US Secretary of State Hillary Clinton said Wednesday that Iran was "morphing into a military dictatorship," and a power struggle was underway that could lead to major changes in its political system.
"It's been a little confusing because we're not quite sure who makes decisions any more inside of Iran, which I think is an unfortunate sign and kind of goes along with the ascendancy of greater military power," she told the BBC's Persian-language channel.
"I think Iran unfortunately is morphing into a military dictatorship."
Clinton made the same point in an interview with Voice of America, adding that she had heard that Iran's political system would be changed "so there wouldn't even be an elected president."
In the BBC interview, she said she believed "there's a power struggle going on inside the regime and they can't sort out what they really are willing to do until they sort out who is going to do what."
"And, therefore, I think there's an opportunity for people within the country to try to influence how that debate turns out."
Recalling the 2009 protest movement in Iran that was beaten back by the regime, Clinton suggested that it may have been a mistake for the opposition not to have openly appealed for international support as the Libyan rebels did.
"I think if something were to happen again it would be smart for the Green Movement, or some other movement inside Iran, to say we want the voices of the world, we want the support of the world behind us," she said.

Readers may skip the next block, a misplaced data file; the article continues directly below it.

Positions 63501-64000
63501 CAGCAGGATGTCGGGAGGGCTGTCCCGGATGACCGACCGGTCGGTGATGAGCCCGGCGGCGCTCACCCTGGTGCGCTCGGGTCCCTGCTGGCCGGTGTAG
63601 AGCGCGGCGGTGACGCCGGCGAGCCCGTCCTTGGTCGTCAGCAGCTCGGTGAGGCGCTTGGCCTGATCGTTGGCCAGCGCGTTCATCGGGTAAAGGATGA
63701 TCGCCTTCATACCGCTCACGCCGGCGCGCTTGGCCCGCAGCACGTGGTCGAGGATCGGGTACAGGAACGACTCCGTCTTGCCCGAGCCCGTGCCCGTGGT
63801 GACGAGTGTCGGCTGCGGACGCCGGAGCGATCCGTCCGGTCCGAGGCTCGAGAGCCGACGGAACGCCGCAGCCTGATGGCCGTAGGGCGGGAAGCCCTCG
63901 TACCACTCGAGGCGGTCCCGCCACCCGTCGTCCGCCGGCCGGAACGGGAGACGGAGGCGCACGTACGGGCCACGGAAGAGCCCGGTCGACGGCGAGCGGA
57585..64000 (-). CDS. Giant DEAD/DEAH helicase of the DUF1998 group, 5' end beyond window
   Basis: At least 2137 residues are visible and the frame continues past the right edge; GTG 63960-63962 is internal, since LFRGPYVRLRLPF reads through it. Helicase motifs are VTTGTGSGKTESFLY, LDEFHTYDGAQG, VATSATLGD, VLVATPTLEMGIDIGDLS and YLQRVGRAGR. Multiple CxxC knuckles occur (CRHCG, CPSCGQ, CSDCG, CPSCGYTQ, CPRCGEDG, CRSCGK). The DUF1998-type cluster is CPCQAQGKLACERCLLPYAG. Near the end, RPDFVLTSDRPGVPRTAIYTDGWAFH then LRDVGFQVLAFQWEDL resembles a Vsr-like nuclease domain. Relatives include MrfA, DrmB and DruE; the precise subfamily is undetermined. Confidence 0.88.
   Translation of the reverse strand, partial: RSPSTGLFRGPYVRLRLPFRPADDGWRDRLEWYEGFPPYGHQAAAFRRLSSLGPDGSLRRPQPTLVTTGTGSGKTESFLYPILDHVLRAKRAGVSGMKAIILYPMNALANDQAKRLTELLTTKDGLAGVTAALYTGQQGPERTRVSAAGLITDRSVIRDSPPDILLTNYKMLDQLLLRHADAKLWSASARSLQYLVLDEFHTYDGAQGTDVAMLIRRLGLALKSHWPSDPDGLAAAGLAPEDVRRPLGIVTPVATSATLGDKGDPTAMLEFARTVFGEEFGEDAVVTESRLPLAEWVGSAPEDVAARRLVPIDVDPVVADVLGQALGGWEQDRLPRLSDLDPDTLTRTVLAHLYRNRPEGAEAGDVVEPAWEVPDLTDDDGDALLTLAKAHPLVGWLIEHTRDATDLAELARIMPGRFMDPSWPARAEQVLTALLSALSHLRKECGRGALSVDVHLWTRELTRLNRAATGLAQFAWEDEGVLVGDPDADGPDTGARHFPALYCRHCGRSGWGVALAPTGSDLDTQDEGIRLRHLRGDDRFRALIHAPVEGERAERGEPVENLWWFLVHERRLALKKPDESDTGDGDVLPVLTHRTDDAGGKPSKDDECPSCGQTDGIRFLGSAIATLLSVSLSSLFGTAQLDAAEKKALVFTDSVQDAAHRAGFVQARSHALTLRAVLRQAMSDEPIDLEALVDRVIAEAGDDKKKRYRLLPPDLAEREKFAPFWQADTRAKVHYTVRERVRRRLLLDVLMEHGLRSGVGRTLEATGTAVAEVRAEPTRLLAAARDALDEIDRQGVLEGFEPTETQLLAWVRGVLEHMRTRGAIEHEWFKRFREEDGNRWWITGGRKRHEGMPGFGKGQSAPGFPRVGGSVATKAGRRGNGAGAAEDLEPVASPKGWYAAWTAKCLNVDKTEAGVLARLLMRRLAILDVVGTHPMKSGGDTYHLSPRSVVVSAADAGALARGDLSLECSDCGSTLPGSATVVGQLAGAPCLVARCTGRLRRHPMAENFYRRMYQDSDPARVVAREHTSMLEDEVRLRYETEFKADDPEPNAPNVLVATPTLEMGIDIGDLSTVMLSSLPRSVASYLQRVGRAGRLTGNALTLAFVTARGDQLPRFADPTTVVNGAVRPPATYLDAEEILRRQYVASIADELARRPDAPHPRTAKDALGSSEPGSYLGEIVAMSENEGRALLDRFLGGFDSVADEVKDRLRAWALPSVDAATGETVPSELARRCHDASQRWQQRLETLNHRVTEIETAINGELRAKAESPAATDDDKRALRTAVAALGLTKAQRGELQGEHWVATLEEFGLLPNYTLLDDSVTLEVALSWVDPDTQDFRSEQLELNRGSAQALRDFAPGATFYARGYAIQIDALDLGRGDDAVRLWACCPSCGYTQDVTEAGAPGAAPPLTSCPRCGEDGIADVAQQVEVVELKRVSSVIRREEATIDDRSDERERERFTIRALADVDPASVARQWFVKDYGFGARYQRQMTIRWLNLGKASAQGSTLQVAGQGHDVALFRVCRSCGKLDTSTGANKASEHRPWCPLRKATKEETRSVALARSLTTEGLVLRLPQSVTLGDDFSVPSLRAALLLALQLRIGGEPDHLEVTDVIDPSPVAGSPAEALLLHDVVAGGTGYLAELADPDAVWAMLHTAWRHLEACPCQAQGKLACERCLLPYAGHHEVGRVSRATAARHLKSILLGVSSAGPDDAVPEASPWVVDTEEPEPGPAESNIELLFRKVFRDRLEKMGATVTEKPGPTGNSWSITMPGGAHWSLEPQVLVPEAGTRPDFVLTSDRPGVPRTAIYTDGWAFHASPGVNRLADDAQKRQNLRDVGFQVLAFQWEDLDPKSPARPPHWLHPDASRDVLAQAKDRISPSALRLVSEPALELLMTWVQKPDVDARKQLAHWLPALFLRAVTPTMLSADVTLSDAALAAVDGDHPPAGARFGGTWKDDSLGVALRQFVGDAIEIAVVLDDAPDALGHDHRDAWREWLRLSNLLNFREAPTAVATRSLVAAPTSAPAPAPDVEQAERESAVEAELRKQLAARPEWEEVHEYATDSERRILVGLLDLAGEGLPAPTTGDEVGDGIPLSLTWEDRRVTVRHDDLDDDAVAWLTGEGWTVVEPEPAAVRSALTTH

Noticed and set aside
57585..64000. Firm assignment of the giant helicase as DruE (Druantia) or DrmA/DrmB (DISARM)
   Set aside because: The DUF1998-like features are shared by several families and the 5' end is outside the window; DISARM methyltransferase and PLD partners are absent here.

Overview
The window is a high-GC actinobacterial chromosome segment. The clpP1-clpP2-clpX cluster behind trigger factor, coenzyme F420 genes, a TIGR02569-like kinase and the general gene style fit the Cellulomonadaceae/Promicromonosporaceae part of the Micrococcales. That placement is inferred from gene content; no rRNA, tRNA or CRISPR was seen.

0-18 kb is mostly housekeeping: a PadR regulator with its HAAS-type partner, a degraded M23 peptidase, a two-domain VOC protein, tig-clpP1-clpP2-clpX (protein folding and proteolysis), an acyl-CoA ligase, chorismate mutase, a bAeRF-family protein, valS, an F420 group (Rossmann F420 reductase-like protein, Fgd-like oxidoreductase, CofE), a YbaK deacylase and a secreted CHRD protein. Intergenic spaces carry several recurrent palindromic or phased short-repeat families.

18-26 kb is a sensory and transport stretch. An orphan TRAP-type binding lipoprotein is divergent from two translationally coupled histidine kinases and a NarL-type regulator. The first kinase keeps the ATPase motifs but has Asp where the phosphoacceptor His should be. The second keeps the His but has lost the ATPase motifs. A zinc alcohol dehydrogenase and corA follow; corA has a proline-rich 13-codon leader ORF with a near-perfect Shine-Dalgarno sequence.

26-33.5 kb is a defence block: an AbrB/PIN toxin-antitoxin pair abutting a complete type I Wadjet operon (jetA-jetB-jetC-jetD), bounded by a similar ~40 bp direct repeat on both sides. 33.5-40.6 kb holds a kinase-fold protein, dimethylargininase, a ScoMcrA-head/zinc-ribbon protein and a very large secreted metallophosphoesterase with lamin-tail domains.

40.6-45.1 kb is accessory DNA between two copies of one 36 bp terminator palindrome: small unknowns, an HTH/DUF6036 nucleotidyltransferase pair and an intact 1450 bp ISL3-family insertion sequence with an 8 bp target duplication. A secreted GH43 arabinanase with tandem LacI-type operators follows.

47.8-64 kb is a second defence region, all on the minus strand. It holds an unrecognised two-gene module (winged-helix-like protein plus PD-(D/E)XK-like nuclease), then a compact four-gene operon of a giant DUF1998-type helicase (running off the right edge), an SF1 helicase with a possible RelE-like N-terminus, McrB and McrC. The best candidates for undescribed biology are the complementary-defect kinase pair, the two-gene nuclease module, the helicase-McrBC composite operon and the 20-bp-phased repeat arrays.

"That's what the Libyan opposition figures did, as you remember."
The United States and NATO backed the uprising in Libya against Moamer Kadhafi with a campaign of unrelenting air strikes that helped drive him from power. Kadhafi was killed October 20 after being captured by rebels in his hometown of Sirte.
Meanwhile, the United States was developing technologies to enable groups to circumvent jamming and tracking by the regime, Clinton said.
"But we have also seen the regime in Iran impose what amounts to an electronic curtain," she said.
In the interviews, Clinton also addressed skeptics of US charges that senior Iranian Quds Force officials were behind a plot to assassinate the Saudi ambassador to Washington.
As for the Quds Force's motive, she told the BBC it was "to kind of thumb their nose at the Americans -- 'We got over your border. We came at you in a way that you didn't expect. We went after someone you should have been protecting.'"
An Iranian-American pleaded not guilty last week to charges that he plotted with Iranian officials to hire Mexican gangsters to kill Adel al-Jubeir, the Saudi envoy. A second Iranian, Gholam Shakuri, also has been charged but remains at large.
"We would like Iran to get to the bottom of this. We would like Iran's government to turn over the second defendant, who is a member of the Quds Force," she said.
"I also would remind people that this is not the first time we know that elements within the regime have committed actions outside the country," she said.
by Jim Mannion
(c) 2011 AFP
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